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Figure 7.8 When RAID 0+1 disks fail.
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1. Disk A fails
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2. No other disks are taken offline; data still available 3. Disk C fails
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4. No other disks are taken offline; data sill available E F 5. Disk D fails 6. Then data is lost. Figure 7.9 When RAID 1+0 disks fail.
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RAID-2: Hamming Encoding
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We include this RAID level purely for completeness. RAID-2 uses the same Hamming encoding method for checking the correctness of disk data as is used by Error Correcting Code (ECC) memory. We have been unable to find even one commercial implementation that uses RAID-2. Next.
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RAID-3, -4, and -5: Parity RAID
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RAID levels 3, 4, and 5 are all different styles of parity RAID. They do not require maintaining a complete copy of the original data on a second set of disks, and the associated 100 percent overhead. Instead, each RAID volume requires extra space equivalent to one extra disk. This additional disk s blocks contain calculated parity values, which are generated by taking XORs (eXclusive Ors, a logical Boolean operation) of the contents of the corresponding data blocks on all the other disks in the RAID volume. If any one disk (including the parity disk) in the RAID set is lost, its contents can be calculated based on the contents of all the other disks in the set. If two disks are lost at the same time, or a second disk is lost while the first disk is being rebuilt, all the data on the RAID stripe is lost and must be restored from a backup. The overhead in a parity RAID model is generally only about 20 to 25 percent, depending on the number of disks in the stripe. Parity RAID requires that each member disk in the RAID volume be the same size. Parity RAID introduces significant performance penalties under most conditions. When a write is generated, not only must the write complete, but the updated parity must be recalculated. To recalculate parity, data has to be read from otherwise unaffected disks in the set so that the correct parity value can be written to the parity disk region. This means that in a five-disk RAID-5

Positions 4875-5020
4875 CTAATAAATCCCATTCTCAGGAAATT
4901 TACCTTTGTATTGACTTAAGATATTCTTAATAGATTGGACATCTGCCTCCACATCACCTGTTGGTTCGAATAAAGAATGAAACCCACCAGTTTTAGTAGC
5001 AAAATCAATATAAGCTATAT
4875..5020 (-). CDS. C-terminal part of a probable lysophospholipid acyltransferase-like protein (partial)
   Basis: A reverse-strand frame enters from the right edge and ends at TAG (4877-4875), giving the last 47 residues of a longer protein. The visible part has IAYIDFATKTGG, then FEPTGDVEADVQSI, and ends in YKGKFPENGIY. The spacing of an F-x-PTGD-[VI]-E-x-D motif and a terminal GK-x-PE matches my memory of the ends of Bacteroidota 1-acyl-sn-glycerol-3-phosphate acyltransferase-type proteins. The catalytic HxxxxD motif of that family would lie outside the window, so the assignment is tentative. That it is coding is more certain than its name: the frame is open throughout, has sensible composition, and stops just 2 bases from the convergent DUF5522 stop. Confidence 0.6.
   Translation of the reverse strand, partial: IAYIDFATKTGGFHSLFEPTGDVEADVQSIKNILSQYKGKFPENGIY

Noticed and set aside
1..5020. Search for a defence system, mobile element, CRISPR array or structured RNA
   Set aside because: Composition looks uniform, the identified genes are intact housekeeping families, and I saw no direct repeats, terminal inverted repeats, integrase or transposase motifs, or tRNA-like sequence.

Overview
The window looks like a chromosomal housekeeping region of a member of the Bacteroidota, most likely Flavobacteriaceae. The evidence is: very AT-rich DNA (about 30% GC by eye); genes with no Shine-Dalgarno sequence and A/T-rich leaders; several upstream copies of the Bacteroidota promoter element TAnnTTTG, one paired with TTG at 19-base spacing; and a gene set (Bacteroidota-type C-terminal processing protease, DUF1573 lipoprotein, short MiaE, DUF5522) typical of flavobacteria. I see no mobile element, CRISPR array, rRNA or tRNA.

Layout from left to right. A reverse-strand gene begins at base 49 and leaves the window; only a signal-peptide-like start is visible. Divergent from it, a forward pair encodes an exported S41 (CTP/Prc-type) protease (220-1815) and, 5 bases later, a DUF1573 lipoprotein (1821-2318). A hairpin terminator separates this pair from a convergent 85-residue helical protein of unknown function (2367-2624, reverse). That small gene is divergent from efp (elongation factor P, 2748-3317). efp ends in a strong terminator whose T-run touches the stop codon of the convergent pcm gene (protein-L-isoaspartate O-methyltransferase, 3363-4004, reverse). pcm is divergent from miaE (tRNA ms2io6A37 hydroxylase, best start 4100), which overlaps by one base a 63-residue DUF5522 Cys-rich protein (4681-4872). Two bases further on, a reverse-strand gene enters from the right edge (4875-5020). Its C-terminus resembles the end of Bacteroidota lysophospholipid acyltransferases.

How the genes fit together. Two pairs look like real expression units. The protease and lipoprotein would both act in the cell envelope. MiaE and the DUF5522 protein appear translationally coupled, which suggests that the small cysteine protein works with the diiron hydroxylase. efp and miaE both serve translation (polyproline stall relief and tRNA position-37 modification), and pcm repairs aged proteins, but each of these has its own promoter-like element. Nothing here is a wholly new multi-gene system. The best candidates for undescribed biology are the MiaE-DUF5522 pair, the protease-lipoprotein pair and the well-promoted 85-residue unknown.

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stripe, a single write that fits on one disk causes four reads, five XORs, and two writes. RAID writing, therefore, especially when the writes are small, is generally pretty slow. RAID read performance is basically the same as if no RAID was present, because no parity calculations are required. When a disk fails, its replacement must be rebuilt from the data on the surviving disks, all of which must be read and then processed. Because a rebuild requires reading every block on every disk in the RAID-5 stripe and performing the parity calculations, rebuilds can be extremely time- and CPU-consuming. If Hardware RAID is employed, a lot of CPU cycles will still be required, they will just be on a different CPU, with different performance and cost characteristics from the CPU on the host. The performance of a RAID set is also dependent on the number of disks in the set. Once you exceed six or seven disks in a RAID set, performance will really fall off, because the number of additional reads and calculations that must be performed becomes excessive. The differences between RAID-3, RAID-4, and RAID-5 are primarily in exactly how they implement the parity between the disks.
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RAID-3: Virtual Disk Blocks
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In RAID-3, virtual disk blocks are created and striped across all the disks in the RAID-3 volume. Every disk operation touches all the disks, regardless of the size of the write. The RAID stripe can only process one disk I/O at a time. RAID-3 performance depends on the nature of the writes. If the I/Os are small and random (all over the volume), performance will be poor. If the I/Os are large and sequential, performance will be fast; streaming I/Os work best. Commercial implementations of RAID-3 are generally in hardware rather than software. Storage Technologies (Storage Tek), Medea, and Baydel are three disk array vendors that implement RAID-3 in hardware. For the most part, the vendors use large disk caches to ease any issues with performance.
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